The Enthusiastic Employee How Companies Profit by Giving Workers What They Want

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  • Edition: 2nd
  • Format: Paperback
  • Copyright: 2013-07-30
  • Publisher: Pearson FT Press
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Supplemental Materials

What is included with this book?


This book is about employee enthusiasm: that special, invigorating, purposeful and emotional state that’s always present in the most successful organizations. Most people are enthusiastic when they’re hired: hopeful, ready to work hard, eager to contribute. What happens? Management, that’s what.  The Enthusiastic Employee  is an action-oriented book that helps companies obtain more from workers - the basic premise is that under the right kind of leadership, the more one side wins in a collaborative relationship, the more for the other side.   The book is heavily evidence-based (using extensive employee survey data) and lays out two basic ideas:  the “Three-Factor Theory” of human motivation at work and the “Partnership” company culture that is based on the Three-Factor Theory and that, by far, brings out the best in people as they respond with enthusiasm about what they do and the company they do it for.   Drawing on research with 13,000,000+ employees in 840+  companies,  The Enthusiastic Employee, Second Edition  tells you what managers (from first-line supervisor to senior leadership) do wrong. Then it tells you something much more important: what to do instead.   David Sirota and Douglas Klein detail exactly how to create an environment where enthusiasm flourishes and businesses excel. Extensively updated with new research, case studies, and techniques (they have added over 8.6 million employees and over 400 companies to their analyses ), it now contains a detailed  study of Mayo Clinic, one of the world’s most effective healthcare organizations and a true representation of the principle of partnership, as well as more in-depth descriptions of private sector exemplars of partnership, such as Costco.  Other new chapters include: how the Great Recession really impacted workers’ morale (bottom-line, it didn’t) and how to build a true Partnership Culture that starts with senior leadership.   They now debunk fashionable theories of worker “generations” (Baby Boomers, Gen X, Y, etc.) as mostly nonsense… clarify what they’ve learned about making business ethics and corporate social responsibility actionable… share what research on merit pay (pay for individual performance) tells us about its likely impact on school teachers and performance  (not good)…discuss the utility of teleworking (and the dust-up at Yahoo)…offer compelling, data-informed insights about women and minorities in the workplace, and much more. You can have enthusiastic employees, and it does matter – more than it ever has. Whether you’re a business leader, HR/talent management professional, or strategist, that’s the workforce you need – and this is the book that will help you get it.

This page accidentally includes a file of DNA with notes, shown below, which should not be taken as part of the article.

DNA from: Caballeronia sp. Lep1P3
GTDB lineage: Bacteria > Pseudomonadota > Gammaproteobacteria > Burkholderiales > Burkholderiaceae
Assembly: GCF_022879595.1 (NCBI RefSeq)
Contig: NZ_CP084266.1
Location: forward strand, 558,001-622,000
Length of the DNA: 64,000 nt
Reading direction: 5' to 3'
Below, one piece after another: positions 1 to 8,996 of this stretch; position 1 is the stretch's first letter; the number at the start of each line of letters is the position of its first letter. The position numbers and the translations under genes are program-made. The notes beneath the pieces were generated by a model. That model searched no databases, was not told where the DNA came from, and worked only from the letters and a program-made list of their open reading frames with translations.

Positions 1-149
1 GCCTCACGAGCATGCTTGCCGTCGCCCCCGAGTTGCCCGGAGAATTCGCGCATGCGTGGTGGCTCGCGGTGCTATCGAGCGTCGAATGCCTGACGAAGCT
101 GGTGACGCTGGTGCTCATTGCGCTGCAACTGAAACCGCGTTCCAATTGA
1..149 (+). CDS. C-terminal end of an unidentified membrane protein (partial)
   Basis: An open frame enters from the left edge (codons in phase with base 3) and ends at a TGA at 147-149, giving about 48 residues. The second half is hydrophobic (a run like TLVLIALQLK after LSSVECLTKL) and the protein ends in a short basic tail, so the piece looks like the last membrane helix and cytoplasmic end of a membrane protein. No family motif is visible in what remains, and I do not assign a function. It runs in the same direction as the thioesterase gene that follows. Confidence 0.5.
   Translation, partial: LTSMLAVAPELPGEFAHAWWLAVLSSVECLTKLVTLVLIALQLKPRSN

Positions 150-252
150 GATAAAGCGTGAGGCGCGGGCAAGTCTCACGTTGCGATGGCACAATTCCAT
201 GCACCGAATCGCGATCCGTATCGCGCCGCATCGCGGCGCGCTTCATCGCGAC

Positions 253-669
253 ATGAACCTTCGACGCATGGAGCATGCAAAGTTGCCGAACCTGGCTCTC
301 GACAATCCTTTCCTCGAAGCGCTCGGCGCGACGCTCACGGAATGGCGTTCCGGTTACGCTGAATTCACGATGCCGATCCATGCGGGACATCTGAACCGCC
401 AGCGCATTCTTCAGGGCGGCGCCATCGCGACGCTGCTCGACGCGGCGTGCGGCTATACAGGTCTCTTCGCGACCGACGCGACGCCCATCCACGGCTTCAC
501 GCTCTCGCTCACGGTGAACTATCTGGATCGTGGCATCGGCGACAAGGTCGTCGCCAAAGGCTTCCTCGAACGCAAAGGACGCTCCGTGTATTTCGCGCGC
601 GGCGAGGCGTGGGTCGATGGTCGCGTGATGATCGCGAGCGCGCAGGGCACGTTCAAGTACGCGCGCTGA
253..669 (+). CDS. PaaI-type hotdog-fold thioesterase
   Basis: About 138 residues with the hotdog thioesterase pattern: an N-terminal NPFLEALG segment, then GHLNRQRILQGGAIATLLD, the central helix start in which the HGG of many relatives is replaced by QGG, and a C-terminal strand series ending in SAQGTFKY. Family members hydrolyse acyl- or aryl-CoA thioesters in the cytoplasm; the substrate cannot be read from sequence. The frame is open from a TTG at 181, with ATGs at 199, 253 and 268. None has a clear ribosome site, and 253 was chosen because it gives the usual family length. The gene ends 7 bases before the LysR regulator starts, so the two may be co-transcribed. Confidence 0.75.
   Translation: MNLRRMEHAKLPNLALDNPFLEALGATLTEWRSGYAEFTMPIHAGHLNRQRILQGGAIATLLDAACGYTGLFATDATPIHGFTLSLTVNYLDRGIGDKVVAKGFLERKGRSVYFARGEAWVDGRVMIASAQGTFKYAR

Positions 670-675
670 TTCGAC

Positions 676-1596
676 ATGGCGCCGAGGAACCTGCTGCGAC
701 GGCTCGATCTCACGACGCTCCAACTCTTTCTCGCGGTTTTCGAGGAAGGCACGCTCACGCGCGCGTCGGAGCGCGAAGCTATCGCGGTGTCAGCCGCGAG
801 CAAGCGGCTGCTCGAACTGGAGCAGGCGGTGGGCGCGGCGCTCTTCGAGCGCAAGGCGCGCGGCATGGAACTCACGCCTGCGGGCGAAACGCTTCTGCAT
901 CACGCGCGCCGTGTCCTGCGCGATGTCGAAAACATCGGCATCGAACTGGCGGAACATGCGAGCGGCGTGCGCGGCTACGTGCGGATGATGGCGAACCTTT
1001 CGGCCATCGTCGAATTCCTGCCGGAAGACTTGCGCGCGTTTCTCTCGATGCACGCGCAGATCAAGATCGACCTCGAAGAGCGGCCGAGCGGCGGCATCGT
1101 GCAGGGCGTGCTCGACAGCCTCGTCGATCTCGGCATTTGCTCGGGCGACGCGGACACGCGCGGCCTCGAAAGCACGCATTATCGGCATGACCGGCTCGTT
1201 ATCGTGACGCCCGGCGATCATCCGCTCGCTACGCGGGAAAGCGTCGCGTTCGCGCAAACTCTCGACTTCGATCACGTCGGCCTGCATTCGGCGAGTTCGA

Author Biography